As I continue to have the privilege of walking alongside families in their journeys of generosity, I find myself asking this question: why do I think “strategic philanthropy” is so important?
Is it because I like to be intentional about things in life and so I want to do my giving that way too?
Is it because I think giving with a vision or passion is better than giving just because it’s good for the cause and for me?
Is it because I believe we only make a difference if we give strategically?
All of these possibilities are partially true, but a deeper analysis of the costs and benefits of strategic philanthropy are in order. To understand what I mean, we’ll pose strategic philanthropy against what I call “random charity” and see how things shake out.
Deciding/knowing what you’re passionate about and investing in organizations that are doing good work in those areas.
Giving to anything that passes by, whether or not you care about the cause or know if the organization is effective.
Giving $5,000 a year to three organizations that fight breast cancer because your mother fought that battle and lost, and you don’t want your daughter’s generation to face death as the only option if they get breast cancer.
Sending $10 to every appeal you get in the mail – from the Salvation Army to the World Wildlife Fund to the local symphony.
3. Impact on the cause
A cause you care about gets furthered because you invested more heavily into it vs. spreading your funds around, and you’re more likely to see a return on your charitable investment.
Many causes get a nice little donation (which might help them take another, more serious donor out to coffee), and you’ll probably never know what your funds were used for.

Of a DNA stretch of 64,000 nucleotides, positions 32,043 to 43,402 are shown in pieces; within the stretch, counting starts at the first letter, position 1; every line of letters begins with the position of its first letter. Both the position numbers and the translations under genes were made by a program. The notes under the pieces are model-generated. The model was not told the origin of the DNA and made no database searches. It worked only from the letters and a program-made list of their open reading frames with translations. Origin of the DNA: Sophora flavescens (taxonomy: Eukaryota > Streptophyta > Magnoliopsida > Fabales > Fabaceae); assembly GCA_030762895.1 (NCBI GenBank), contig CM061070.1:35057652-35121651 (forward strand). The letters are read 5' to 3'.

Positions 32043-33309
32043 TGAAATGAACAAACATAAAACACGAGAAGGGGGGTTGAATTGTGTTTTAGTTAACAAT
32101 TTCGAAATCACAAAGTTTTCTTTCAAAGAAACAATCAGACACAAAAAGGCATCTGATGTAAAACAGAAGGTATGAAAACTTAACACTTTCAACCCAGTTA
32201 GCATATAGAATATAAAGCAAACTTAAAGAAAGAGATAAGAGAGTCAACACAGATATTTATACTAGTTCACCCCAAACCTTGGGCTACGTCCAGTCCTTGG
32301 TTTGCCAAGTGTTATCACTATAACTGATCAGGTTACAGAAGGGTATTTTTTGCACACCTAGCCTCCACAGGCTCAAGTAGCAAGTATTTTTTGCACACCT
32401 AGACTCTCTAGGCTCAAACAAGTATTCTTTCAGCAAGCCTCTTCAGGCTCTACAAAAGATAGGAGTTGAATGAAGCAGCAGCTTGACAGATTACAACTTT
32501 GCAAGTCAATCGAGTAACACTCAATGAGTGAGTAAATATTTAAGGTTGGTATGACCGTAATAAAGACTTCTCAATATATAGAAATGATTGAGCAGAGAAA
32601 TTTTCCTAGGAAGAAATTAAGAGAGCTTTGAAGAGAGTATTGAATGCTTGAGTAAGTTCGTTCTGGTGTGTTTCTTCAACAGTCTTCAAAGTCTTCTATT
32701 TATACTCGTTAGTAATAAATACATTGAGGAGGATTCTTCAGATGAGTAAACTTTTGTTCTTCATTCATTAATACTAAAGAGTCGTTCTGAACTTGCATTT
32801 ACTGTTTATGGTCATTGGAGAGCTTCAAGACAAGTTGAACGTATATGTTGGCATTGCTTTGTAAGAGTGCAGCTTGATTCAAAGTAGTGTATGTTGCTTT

4. Impact on you
You get more joy because you know what your funds are being used for, and have invested in something that makes your heart beat.
You get some joy knowing that you got to support a lot of organizations, even if it was just a little bit.
5. Impact on your giving
When we have issues we care about and want to make a difference in, we often give more because we are more deeply engaged/interested.
When we don’t have specific causes we care about or support, we often give less because we know they won’t really miss our $10 anyway.
6. Impact on the charitable sector
If all givers were strategic, the charitable sector would undergo a sorting out, and the organizations doing the best work would likely rise to the top and keep making a difference because donors are investing in good work.
If all givers gave randomly, any organization that put together a pretty mailer would get funds, whether they do good work or not.
7. Impact on the world
If breast cancer research pays off because you and a bunch of other folks invested strategically, your daughter (and all of the young women in world who come after her) may know how to avoid getting it or if she does, she won’t have to fear dying like her grandma did.
If the art museum gets $10 and the boys & girls club gets $10, and the xyz charity gets $10, the world might move a bit closer to bettering people’s lives who are served by those organizations.
As you can see, my bias is toward strategic philanthropy, but both paths can produce beautiful generosity that changes the world in some way.
One last note: there is the possibility of being too strategic, which can result in not being able to give to a more immediate need because it falls outside your focus areas (i.e., a natural disaster in a part of the world that you don’t focus on). However, that can be easily solved with some great tools that allow you to move the needle on what you care about all the while maintaining flexibility to give as needs move your heart when they arise. (We’ll have more on those tools in a later post—keep following!)
If these thoughts resonate with you and you’d like to get more strategic about your personal or corporate giving, I’d love to hear from you. Drop me a note at firstname.lastname@example.org.
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